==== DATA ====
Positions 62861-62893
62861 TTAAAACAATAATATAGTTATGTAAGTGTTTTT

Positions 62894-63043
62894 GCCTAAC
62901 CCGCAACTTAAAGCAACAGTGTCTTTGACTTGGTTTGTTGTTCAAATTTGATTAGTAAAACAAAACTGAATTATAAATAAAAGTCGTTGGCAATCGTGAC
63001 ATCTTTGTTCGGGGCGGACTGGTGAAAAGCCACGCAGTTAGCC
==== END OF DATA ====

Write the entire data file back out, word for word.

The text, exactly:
Positions 62861-62893
62861 TTAAAACAATAATATAGTTATGTAAGTGTTTTT

Positions 62894-63043
62894 GCCTAAC
62901 CCGCAACTTAAAGCAACAGTGTCTTTGACTTGGTTTGTTGTTCAAATTTGATTAGTAAAACAAAACTGAATTATAAATAAAAGTCGTTGGCAATCGTGAC
63001 ATCTTTGTTCGGGGCGGACTGGTGAAAAGCCACGCAGTTAGCC